Вихри злобные кружились (Бернс/Смирнов)

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Роберт Бернс}} Вихри злобные кружились
автор Роберт Бернс (1759—1796), пер. Д. Смирнов-Садовский (р. 1948)
Роберт Бернс}} →
Язык оригинала: шотландский. Название в оригинале: Raving Winds Around Her Blowing. — Опубл.: 1788. Источник: http://www.robertburns.org/works/210.shtml
RobertBurns.jpg


перевод Д. Смирнова-Садовского

Вихри злобные кружились

Мелодия: «Плач Магрегора из Роро»

Вихри злобные кружились,
Все деревья обнажились,
Речка пенилась, кипела,
Тосковала Изабелла:
«Где вы, дни былого счастья?
Всё прошло, пришли ненастья,
Ночи, мрачны и унылы,
Веют холодом могилы!

Всё о Прошлом я горюю,
В день Грядущий не смотрю я,
Разум мне сковало Горе,
И Отчаянье – как море!
Жизнь – души благославенье
Брошу я без сожаленья,
Лёгкой Доли не прошу я,
В мир Забвенья ухожу я!»

1788.
Перевод: 27 сентября 2009, Сент-Олбанс.

  
by Robert Burns

Raving Winds Around Her Blowing

Tune -- "M'Grigor of Roro's Lament."

Raving winds around her blowing,
Yellow leaves the woodlands strowing,
By a river hoarsely roaring,
Isabella stray'd deploring --
"Farewell, hours that late did measure
Sunshine days of joy and pleasure;
Hail, thou gloomy night of sorrow,
Cheerless night that knows no morrow!

"O'er the past too fondly wandering,
On the hopeless future pondering;
Chilly grief my life-blood freezes,
Fell despair my fancy seizes.
"Life, thou soul of every blessing,
Load to misery most distressing,
Gladly how wouldlI resign thee,
And to dark oblivion join thee!"
 

1788

Примечания


«Я писал эти стихи о мисс Изабелле Маклауд из Расы [Raasey, хотя Бернс пишет Raza – один из Гебридских островов, на котором есть Raasey House, поместье Маклаудов] передавая её чувства в связи со смертью её сестры, и ещё более печальной смертью её мужа, последнего из графов Лоудоуна, который застрелился от горя и унижения из-за расстройства его финансовых дел». Р. Б. 1791. Песня написана на древнюю кельтскую мелодию «Плач Магрегора из Роро».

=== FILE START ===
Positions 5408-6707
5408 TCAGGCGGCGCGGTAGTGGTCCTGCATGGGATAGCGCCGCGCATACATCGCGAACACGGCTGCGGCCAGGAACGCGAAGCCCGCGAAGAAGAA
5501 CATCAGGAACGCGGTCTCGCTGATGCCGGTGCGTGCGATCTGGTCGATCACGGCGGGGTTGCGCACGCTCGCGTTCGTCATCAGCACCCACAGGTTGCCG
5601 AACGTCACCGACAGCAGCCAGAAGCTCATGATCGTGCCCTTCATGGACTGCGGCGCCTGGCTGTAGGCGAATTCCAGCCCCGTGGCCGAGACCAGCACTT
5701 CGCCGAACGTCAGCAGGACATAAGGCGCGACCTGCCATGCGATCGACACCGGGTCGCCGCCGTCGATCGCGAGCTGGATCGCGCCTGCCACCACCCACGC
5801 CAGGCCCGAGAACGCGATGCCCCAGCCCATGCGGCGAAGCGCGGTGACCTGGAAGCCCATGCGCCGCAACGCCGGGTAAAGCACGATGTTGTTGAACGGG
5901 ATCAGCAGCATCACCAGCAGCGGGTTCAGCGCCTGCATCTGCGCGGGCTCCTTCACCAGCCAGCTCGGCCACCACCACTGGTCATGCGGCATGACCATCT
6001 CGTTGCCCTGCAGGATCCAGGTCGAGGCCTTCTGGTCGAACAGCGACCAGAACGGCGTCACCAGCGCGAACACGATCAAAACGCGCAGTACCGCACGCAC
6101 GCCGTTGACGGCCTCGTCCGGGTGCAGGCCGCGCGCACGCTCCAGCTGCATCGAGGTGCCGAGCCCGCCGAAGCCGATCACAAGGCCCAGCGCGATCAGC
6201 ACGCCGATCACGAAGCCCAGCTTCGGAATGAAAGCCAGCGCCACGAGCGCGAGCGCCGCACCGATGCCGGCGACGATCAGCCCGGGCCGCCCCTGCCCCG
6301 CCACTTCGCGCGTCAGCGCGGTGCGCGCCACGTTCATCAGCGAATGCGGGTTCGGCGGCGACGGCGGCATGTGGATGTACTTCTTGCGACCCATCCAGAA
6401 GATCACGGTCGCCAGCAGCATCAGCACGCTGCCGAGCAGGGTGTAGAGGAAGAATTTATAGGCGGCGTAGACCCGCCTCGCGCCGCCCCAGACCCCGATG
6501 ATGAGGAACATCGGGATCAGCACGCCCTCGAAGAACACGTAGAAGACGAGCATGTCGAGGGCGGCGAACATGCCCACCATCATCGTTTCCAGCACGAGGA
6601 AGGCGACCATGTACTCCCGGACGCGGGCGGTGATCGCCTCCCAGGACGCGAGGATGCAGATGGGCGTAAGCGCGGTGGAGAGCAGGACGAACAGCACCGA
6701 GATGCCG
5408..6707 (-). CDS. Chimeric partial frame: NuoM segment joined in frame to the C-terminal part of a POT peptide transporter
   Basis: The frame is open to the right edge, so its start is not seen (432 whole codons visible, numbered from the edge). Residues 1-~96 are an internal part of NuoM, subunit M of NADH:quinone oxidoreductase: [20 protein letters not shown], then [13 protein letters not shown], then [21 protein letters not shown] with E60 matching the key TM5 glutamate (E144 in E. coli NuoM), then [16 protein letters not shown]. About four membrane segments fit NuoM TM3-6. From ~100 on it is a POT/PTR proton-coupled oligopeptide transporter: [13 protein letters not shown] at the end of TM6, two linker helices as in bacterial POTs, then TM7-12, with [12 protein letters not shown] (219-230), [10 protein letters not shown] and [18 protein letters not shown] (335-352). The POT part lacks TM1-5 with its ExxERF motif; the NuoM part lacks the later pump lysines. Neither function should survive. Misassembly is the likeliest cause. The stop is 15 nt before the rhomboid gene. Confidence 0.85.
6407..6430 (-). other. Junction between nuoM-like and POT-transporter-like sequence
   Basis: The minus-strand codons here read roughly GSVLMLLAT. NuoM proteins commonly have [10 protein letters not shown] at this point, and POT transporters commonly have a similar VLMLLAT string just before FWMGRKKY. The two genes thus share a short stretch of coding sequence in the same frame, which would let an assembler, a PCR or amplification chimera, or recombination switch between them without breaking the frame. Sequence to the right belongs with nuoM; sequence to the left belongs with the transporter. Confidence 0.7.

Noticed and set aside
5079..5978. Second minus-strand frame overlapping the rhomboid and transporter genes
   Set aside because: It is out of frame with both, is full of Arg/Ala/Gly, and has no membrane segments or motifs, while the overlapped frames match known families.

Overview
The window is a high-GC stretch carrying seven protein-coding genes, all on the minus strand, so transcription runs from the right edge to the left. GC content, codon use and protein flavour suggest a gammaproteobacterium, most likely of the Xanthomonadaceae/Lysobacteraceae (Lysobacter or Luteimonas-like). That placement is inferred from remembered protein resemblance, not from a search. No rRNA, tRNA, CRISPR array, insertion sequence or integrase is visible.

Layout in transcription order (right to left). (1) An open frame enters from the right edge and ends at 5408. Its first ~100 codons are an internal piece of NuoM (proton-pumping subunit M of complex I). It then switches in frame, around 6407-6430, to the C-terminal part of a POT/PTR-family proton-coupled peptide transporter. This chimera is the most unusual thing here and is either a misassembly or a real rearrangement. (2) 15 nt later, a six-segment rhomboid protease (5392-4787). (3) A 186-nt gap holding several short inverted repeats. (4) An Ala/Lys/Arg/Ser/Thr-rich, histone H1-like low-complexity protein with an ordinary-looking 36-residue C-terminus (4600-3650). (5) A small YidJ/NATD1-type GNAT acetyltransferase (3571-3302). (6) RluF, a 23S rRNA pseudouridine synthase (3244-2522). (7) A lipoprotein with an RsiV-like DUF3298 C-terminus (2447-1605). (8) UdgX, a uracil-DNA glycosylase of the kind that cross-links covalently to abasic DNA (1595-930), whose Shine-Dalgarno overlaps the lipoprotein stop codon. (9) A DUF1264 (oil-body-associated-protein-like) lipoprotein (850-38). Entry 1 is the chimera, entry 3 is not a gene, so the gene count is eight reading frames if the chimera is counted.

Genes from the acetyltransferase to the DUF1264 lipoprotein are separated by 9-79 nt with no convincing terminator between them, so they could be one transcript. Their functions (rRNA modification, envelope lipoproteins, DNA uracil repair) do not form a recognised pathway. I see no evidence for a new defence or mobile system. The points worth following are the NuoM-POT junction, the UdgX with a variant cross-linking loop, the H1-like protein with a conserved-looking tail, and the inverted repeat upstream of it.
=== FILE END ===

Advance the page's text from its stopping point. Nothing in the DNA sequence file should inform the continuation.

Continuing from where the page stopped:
I composed these verses on Miss Isabella M'Leod of Raza, alluding to her feelings on the death of her sister, and the still more melancholy death of her sister's husband, the late Earl of Loudoun, who shot himself out of sheer heart-break at some mortifications he suffered, owing to the deranged state of his finances. -- R.B., 1791.

Мелодия:

Изображение

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Приложение

Page 478. HISTORICAL NOTES

Ho. 314. Baring winds around her blowing. Scots Musical Museum, 1788, No. 17J, signed 'B.' Tune, McGrigor of Rords lament. 'I composed these verses on Miss Isabella McLeod of Raza, alluding to her feelings on the death of her sister, and the still more melancholy death of her sister's husband, the late Earl of Loudon, who shot himself, out of sheer heart-break at some mortifications he suffered, owing to the deranged state of his finances' (Interleaved Museum). Miss Isabella McLeod was one of the first friends Burns made in Edinburgh, and he was on terms of intimacy with her while he remained there. She was a sweet and gentle woman, one of the refined persons who smoothed the rebellious nature of the poet. Dr. Johnson in his tour in the Hebrides, stayed with the family at Raasay and unexpectedly was charmed with the society. The family consisted of three sons and ten daughters, the eldest Flora, described as Queen of the ball, was elegant and remarkable for her beauty. The McLeods were singularly unfortunate. Flora became the beautiful Countess of Loudon, and died in 1780, her husband the Earl shot himself in 1786, the father died the same year and his brother John in 1787. The chief of Raasay, the brother of Burnss friend, died in 1801, in financial trouble; his son and grandson struggled unsuccessfully to redeem the estates, which had been in the family for four hundred years. Burns commemorated John's death in the lines beginning 'Sad thy tale, thou rueful page.' A song by Gay printed in The Hive, 1726,174, and elsewhere, begins thus:—

'Twas when the seas were roaring,
With hollow blasts of wind,
A damsel lay deploring
All on a rock reclined.'

There is no other suggestion for Burns in the song. The tune is an exquisite Celtic air which he heard during his Highland tour. In a letter to Mrs. Dunlop he describes how the Coronach of McGrigor of Rora was much admired in Patrick Miller's house while he was there. McGrigor's lament is in Corri's Scots Songs, 1783, ii. 20; as a Perthshire air. in McDonald's Highland Airs, 1784, No. 88; and in the Museum as now printed. There is a bad setting in Dow's Scots Music, c. 1776, 16.



© D. Smirnov-Sadovsky. Translation. Can be reproduced if non commercial. / © Д. Смирнов-Садовский. Перевод. Комментарий


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